A few other things that might be helpful include Corpse Connoisseur in its dual role as this deck’s Buried Alive and a Sedris target himself, as well as some artifact recursion in Buried Ruin and maybe Myr Retriever to get back the imminently-recurrable Voyager Staff.  Even without artifact recursion, four “blink” effects should be enough because of the Trinket Make and Transmute.  Dimir House Guard turns into the Butcher or the Berserker, while Perplex and Drift of Phantasms find the Drake or the Trinket Mage.  Even though the Cavern Harpy doesn’t override Sedris’ exile trigger, it still seems like a good addition here with the prevalence of ETB creatures (and you can find it with Muddle the Mixture and Dimir Infiltrator).

Speaking of ETB creatures, these colors give us the chance to play one particularly relevant kind of ETB creature with consistency akin to a 60-card deck: those with bounce effects.  From Man-o’-war to Stingscourger to Sedraxis Alchemist, there are a plethora of bounce creatures in these colors that can be cast, exiled, returned to play, returned to hand, recast, and unearthed to achieve control of the board.  Cavern Harpy, along with Dream Stalker, Shrieking Drake, and Marsh Crocodile at uncommon generate multiple effects with a single ETB creature before Sedris even gets involved.

A quick example from a recent game shows how debilitating these synergies can be.  In this instance, I had an Ulamog’s Crusher in the graveyard and Sedris on the battlefield.  I spent three mana to activate Sedris’ Unearth ability and returned the Crusher to play with Haste.  After swinging (and annihilating), I spent another three mana to cast the Wormfang Drake, exiling the Crusher.  Finally, I spent two mana to cast the Cavern Harpy, returning the Drake to hand and a fresh Crusher to the battlefield.  If the Crusher were to be put in the graveyard again, the whole process could be repeated simply by returning the Harpy to hand with its insane “pay 1 life” ability.  It didn’t get to that point because my remaining opponent was in the process of scooping.

Although in that particular game I was lucky enough to have the Crusher around, it is much more likely that a sequence like that will involve playing and replaying bounce creatures to keep problematic permanents off the board. But in addition to the bounce strategy, this deck can break stuff, handling all non-enchantment threats with things like Shattering Pulse, Fissure and Wrecking Ball.  Although these colors are light in enchantment removal, Drake Familiar is probably a good idea, and Bubbling Beebles and Enchantment Alteration might present interesting solutions to the problem.  The good news is that Muddle the Mixture and Dimir Infiltrator can both search up the Pulse and the Drake Familiar.  Things like Capsize, Recoil and Aethersnipe are particularly valuable because they can target any permanent and help shore up this issue.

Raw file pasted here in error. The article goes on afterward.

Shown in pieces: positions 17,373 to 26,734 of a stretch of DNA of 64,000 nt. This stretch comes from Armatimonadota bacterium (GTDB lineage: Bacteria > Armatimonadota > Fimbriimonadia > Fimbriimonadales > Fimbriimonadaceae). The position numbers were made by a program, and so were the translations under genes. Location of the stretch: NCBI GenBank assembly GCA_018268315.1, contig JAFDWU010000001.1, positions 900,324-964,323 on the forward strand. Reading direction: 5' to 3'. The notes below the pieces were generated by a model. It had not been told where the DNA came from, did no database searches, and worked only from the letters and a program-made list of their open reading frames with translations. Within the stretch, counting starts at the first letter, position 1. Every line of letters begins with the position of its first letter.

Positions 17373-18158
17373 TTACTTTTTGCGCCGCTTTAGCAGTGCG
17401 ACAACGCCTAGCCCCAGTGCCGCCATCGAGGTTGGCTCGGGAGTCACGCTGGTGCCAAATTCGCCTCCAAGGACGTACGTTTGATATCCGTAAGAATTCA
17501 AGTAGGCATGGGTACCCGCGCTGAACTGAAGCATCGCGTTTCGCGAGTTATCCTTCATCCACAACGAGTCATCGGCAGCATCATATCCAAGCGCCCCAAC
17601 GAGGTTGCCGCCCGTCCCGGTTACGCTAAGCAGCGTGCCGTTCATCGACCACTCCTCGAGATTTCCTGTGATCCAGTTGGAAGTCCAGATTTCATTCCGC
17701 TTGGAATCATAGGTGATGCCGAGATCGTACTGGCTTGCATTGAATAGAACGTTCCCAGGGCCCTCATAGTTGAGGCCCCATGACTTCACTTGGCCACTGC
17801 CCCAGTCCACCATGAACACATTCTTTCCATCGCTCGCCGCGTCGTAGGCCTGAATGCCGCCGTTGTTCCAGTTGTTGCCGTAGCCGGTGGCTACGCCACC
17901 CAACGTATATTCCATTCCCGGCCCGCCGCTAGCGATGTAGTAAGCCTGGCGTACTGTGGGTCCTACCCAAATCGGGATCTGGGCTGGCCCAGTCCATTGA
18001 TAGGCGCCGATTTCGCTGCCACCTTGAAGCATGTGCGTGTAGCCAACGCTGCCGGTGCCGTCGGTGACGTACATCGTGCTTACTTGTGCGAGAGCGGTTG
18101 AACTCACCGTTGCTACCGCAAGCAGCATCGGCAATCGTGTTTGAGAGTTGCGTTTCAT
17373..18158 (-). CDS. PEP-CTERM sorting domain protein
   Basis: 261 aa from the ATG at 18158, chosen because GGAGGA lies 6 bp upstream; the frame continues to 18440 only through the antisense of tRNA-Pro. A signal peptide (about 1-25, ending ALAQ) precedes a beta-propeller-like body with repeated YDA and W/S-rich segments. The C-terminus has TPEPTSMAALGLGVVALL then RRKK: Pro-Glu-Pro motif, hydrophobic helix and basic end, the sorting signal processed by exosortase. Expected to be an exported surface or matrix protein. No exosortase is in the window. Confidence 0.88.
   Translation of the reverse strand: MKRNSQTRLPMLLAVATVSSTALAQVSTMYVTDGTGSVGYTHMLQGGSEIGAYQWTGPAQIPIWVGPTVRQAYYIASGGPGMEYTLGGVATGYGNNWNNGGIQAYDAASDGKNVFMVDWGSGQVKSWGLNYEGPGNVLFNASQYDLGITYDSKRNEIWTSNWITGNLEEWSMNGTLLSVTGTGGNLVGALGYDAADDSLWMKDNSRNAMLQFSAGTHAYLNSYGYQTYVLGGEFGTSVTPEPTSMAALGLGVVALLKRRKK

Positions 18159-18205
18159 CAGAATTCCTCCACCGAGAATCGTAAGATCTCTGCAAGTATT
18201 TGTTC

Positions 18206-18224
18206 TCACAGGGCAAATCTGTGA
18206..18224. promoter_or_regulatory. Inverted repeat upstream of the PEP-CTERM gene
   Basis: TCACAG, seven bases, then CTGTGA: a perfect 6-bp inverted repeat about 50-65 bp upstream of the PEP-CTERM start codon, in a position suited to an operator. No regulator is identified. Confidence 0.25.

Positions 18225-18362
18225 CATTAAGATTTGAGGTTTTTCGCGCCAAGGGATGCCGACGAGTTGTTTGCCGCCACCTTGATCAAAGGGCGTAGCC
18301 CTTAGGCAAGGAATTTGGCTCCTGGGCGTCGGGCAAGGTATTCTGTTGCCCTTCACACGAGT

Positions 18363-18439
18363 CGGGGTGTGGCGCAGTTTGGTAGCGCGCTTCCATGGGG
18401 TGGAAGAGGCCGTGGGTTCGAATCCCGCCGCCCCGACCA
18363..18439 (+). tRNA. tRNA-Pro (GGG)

For threats, the aforementioned and ubiquitous Ulamog’s Crusher of course makes the grade, and so does Kederekt Creeper.  Volshuk Morningstar is great at making utility guys into threats.  Rolling Thunder and Fireball provide some reach.  And Sedris himself is no slouch.  But mostly, the deck is going to rely on Sedris’s Unearth ability to increase the value of the host of available ETB creatures, resulting in incremental card advantage that ultimately overwhelms the table.

When our group rolls with generals like Damia, Sage of Stone, Karador, Ghost Chieftain and Sedris, the Traitor King, we rarely, if ever, find ourselves with nothing to do late-game.  For my part, I highly doubt I’d ever make a Pauper/Peasant deck without a card advantage-producing general on par with those guys.  I’d say that rules out Barktooth Warbeard.

But don’t take my word for it that card advantage-generating generals are da bomb; see for yourselves if any of those deck ideas, or any others, come together.  If so, you can post lists in the comments or email ‘em to me at

Maxwellian2000 is a former competitive Magic player who now plays exclusively Commander formats, along with Palladium Books’ Rifts RPG and Legos.  When not writing about and playing Magic, he works as a lawyer in Kansas and produces music at

Series Navigation<< Peasant Rebellion 04-Kings of Card Advantage, Part 1Peasant Rebellion 06 – Karador Dredge: Keeping it Casual, Part 1 >>